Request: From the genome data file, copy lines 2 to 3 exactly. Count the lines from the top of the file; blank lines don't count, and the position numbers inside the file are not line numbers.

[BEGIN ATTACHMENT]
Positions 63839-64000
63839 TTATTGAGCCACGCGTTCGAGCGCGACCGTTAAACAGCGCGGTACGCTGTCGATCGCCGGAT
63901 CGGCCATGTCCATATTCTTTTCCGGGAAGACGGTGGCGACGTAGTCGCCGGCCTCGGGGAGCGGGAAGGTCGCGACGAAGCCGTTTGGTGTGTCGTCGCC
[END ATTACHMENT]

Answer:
63839 TTATTGAGCCACGCGTTCGAGCGCGACCGTTAAACAGCGCGGTACGCTGTCGATCGCCGGAT
63901 CGGCCATGTCCATATTCTTTTCCGGGAAGACGGTGGCGACGTAGTCGCCGGCCTCGGGGAGCGGGAAGGTCGCGACGAAGCCGTTTGGTGTGTCGTCGCC